People bitch. Like, all the time. It’s 8:35am on a Friday and I’ve already bitched twice: once about the weather and another time about the power flickering on and off.
At work, Frank bitches as a last resort, when all else has failed, so I know to pay careful attention. Matt bitches all the time and I’ve adjusted to the noise. Angela bitches for sport, and, well, that’s kind’a fun.
Bitching is part of the gig, and while I’m going to describe it in a seemingly lighthearted fashion, your job as a leader is to develop a filter to sift through all the noise so you can identify the signal and then bucket it as Friction, Pain, or Failure.
A 1:1 aside: If you’ve read my piece on 1:1s, you’ll notice how Friction, Pain, and Failure map nicely into Updates, Vents, and Disasters. As it turns out, bitching is a healthy function of a good 1:1, which means these two articles pair well together.
I measure the least complicated form of bitching as Friction, and the best way to start to understand it is to see how it’s different from regular conversation. Let’s watch:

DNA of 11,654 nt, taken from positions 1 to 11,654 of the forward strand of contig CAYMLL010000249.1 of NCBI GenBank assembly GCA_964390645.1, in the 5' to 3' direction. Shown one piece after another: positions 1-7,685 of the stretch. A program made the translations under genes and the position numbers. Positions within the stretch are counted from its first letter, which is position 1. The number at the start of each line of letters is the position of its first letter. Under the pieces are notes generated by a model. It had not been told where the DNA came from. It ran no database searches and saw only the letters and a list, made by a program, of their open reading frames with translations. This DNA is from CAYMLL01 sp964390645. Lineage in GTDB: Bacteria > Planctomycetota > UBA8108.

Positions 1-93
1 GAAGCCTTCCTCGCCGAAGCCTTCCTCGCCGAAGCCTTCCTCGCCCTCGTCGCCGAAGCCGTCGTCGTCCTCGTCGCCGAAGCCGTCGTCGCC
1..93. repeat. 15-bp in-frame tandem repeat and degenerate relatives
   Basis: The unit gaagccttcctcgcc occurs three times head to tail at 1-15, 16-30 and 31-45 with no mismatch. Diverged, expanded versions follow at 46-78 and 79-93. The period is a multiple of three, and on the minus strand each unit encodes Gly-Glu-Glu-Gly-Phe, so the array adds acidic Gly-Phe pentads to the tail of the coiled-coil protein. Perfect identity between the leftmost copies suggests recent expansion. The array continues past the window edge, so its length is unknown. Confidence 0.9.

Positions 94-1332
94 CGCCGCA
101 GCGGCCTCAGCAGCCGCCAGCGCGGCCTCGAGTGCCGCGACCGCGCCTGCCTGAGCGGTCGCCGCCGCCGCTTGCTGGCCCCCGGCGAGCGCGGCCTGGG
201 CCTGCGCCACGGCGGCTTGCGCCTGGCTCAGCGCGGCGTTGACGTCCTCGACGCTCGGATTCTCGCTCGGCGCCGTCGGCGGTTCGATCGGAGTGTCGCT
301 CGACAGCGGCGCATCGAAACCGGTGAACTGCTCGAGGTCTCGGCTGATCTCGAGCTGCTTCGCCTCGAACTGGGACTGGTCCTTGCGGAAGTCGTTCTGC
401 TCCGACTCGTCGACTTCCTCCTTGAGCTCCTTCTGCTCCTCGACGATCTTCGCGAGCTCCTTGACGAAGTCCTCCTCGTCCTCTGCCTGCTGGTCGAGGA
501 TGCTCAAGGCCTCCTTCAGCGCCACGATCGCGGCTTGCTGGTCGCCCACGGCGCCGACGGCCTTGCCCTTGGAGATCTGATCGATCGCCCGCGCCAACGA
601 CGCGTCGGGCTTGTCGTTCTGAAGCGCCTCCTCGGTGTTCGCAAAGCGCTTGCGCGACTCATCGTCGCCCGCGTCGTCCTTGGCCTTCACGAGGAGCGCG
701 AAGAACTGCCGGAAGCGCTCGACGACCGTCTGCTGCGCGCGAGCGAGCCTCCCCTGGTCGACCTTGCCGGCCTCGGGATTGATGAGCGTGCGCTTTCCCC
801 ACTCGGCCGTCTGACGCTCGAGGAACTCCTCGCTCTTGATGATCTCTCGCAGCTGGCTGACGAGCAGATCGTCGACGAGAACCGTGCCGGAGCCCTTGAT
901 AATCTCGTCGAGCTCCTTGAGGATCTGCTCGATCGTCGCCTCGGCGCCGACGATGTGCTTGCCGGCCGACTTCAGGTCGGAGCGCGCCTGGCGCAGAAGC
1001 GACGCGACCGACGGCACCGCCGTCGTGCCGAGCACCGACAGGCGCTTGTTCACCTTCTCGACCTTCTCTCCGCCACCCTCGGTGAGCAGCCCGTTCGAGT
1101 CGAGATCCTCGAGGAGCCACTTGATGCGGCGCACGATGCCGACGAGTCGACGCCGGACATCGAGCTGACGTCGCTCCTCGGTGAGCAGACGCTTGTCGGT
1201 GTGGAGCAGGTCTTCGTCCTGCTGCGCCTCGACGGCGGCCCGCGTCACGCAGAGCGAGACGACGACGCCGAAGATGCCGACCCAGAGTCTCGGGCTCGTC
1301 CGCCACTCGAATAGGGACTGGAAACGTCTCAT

Bob: “… so I pulled the latest and rebuilt to see what was going on and it looked fine. So now I’m wondering, did I screw up? And this is what really gets me…”
Stop. It’s hard to discern in text when the bitching began, but in this completely fabricated example I stopped when Bob started bitching. What changed? The bitching began when Bob was no longer casually observing the universe and was suddenly part of it. You know what really gets me…?
At its core, bitching is personal… I feel… I think… You know what I think…? It’s personal and often intense observation of the world. It’s not casual conversation anymore because it suddenly has a sliver of emotion that was not previously there. This is the first step in bitch triage.